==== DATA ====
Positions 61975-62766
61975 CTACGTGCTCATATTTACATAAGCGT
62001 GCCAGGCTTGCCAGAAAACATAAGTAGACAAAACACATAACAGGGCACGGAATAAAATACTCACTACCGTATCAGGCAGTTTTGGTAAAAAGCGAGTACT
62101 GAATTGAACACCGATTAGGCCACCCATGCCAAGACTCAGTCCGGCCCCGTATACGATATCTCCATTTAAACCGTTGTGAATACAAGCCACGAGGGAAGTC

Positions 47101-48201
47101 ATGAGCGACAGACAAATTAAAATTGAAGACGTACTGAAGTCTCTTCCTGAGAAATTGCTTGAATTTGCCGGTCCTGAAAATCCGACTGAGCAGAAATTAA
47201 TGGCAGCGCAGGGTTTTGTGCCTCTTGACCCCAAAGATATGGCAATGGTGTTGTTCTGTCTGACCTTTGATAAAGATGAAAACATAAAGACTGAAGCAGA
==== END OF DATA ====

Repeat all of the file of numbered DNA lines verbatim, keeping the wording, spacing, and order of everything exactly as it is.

Positions 61975-62766
61975 CTACGTGCTCATATTTACATAAGCGT
62001 GCCAGGCTTGCCAGAAAACATAAGTAGACAAAACACATAACAGGGCACGGAATAAAATACTCACTACCGTATCAGGCAGTTTTGGTAAAAAGCGAGTACT
62101 GAATTGAACACCGATTAGGCCACCCATGCCAAGACTCAGTCCGGCCCCGTATACGATATCTCCATTTAAACCGTTGTGAATACAAGCCACGAGGGAAGTC

Positions 47101-48201
47101 ATGAGCGACAGACAAATTAAAATTGAAGACGTACTGAAGTCTCTTCCTGAGAAATTGCTTGAATTTGCCGGTCCTGAAAATCCGACTGAGCAGAAATTAA
47201 TGGCAGCGCAGGGTTTTGTGCCTCTTGACCCCAAAGATATGGCAATGGTGTTGTTCTGTCTGACCTTTGATAAAGATGAAAACATAAAGACTGAAGCAGA